I agree with most of this, but roaches make a perfect staple. I just wouldn't feed off ones that have eaten animal proteins like cat food. I don't feed crickets at all, they carry so many diseases and parasites I'd rather not risk it. I'm still able to offer 10+ different feeders on a regular basis though.
 
#25
Thanks everyone! I think I might try to get some superworms. Do I gut load them like my roaches? Also, since superworms are kinda large, will they be to big for my cham?
 
#28
All that would happen is the chameleon would destroy the fly trap. Yes I can guarantee the chameleon would be fine, there's no more risk than having any other plant in there. My only issue with it would be that the fly trap would never survive. They are very delicate. Have you kept them? Carnivorous plants are safe, they just wouldn't do well in 99% of cham enclosures. And I wouldn't want sticky species in their like pinguicula or drosera.

People are always so worried about toxicity in plants, but most all of the plants in the rainforest are toxic in some level. Most plants in general are. Pothos are filled with oxalates and toxic to cats/dogs. I can bet you wouldn't be filling that good after eating a few pothos leaves.
Well alrighty then :)
 
#30
Here's pictures of him in this morning. This is when he scares me. He is really lethargic (even under the basking bulb) and won't eat because all he wants is to close his eyes so he doesn't keep them open long enough. When I was just holding him, he just walked blindly on my hand (both eyes closed). He also rubbed his right eye against the cage as if something was on it. Seems like both eyes are effected. This all happened this morning, last morning was also kinda the same. If I feed him, I will have to be at 3 o'clock until he gets better and eats in the morning. I think he also might look a little dehydrated?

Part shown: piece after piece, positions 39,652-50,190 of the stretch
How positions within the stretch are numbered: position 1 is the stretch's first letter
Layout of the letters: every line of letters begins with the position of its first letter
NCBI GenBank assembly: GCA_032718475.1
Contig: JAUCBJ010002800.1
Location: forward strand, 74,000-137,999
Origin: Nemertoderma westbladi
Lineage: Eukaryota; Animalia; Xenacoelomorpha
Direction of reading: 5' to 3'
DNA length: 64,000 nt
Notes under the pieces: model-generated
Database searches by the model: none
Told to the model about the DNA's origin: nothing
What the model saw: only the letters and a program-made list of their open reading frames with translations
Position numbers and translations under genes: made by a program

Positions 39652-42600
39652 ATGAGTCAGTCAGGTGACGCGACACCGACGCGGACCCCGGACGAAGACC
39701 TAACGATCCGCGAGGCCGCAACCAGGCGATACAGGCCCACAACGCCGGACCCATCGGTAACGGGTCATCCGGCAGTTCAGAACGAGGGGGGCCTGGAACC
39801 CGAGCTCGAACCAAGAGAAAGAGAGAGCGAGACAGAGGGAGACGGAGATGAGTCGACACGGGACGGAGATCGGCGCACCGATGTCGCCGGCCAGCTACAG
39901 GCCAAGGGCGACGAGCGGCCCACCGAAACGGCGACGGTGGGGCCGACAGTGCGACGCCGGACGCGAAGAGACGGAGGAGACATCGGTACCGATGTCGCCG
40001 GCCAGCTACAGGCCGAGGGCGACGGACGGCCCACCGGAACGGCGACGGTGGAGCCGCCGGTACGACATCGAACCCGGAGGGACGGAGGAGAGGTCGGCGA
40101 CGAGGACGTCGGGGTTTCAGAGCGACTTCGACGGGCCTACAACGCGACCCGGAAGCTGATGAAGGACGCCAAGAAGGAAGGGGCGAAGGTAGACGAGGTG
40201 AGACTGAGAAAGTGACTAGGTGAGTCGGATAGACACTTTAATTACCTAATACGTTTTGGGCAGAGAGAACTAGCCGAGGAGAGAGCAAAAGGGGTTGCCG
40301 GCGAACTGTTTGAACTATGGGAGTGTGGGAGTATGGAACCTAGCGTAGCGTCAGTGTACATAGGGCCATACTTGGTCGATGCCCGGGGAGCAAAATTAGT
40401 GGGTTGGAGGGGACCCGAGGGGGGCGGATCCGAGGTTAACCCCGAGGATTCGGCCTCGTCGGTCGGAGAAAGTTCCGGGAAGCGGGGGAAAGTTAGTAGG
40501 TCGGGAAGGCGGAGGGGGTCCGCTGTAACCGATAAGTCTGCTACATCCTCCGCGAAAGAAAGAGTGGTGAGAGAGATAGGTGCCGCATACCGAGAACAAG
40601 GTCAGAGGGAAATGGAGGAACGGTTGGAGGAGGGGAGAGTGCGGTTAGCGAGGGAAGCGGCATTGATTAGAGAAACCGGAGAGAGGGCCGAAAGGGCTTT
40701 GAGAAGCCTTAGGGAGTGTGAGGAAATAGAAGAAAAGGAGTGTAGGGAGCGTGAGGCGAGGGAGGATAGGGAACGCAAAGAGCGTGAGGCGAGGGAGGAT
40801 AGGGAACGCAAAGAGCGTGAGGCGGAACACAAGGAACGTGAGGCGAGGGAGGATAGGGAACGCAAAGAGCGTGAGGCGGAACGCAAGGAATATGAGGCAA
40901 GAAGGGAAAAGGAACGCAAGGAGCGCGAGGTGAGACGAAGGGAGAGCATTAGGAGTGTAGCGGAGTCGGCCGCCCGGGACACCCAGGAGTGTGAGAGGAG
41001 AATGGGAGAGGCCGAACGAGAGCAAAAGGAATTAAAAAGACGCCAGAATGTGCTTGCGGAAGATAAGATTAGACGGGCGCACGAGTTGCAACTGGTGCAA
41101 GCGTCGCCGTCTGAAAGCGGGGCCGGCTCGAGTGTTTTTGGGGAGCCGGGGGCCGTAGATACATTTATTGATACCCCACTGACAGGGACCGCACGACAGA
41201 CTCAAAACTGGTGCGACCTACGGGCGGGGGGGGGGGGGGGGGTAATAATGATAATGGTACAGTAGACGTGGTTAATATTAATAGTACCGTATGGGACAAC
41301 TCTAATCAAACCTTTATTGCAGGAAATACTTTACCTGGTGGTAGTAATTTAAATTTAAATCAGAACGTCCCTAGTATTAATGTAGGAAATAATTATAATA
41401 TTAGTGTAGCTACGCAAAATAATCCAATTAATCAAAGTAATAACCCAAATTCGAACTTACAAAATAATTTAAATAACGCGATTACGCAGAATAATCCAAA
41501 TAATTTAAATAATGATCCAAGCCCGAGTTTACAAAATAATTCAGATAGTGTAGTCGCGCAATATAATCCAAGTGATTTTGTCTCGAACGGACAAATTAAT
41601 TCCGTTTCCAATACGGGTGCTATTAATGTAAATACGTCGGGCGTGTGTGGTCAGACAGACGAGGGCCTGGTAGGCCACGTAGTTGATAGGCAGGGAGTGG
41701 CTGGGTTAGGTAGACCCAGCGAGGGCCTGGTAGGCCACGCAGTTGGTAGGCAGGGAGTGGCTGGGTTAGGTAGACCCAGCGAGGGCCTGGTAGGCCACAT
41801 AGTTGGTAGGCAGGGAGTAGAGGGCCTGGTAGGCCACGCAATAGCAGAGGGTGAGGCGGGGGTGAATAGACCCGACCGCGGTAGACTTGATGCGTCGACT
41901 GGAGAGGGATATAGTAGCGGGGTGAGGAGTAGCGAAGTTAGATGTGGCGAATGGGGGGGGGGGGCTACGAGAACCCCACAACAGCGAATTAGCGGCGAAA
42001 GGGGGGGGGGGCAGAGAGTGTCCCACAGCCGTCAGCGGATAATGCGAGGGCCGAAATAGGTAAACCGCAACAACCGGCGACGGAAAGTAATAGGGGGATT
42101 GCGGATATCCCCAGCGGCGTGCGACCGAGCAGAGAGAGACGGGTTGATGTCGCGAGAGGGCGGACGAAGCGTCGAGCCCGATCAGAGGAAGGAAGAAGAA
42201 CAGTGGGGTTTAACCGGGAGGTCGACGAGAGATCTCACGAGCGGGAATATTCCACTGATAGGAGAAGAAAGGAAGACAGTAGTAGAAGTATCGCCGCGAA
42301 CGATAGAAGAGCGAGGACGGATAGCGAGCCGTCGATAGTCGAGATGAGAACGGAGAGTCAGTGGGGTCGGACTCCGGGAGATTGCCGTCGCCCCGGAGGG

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#33
I am happy to say that he has both his eyes open at moment. One looks a little different? Here are both of his eyes.

About the legs, one of the front ones has a small bump? This got me very worried. I just don't know why he would get mbd. What am I doing wrong? I know it occurs if there is no UVB but I have that... What to do?
 

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#35
Hello all! I am happy to say Jack seems to be acting much better lately! I am so happy! About his MBD, I think he had it from his previous owner, and now it has stopped progressing when I aquired him! Thanks to all!
 
#37
It's easy to blame the problem on someone else but you were giving him d3 every feeding that may have pushed him into having mbd.. you need to see a vet no way around that.
Here is some good info on mbd..
http://www.martinsreptiles.co.uk/ukchams/calciummbdd3.htm
Do some research please and get that poor guy to a vet. Just because he may be doing better doesn't mean that he is going to be able to heal from this on his own.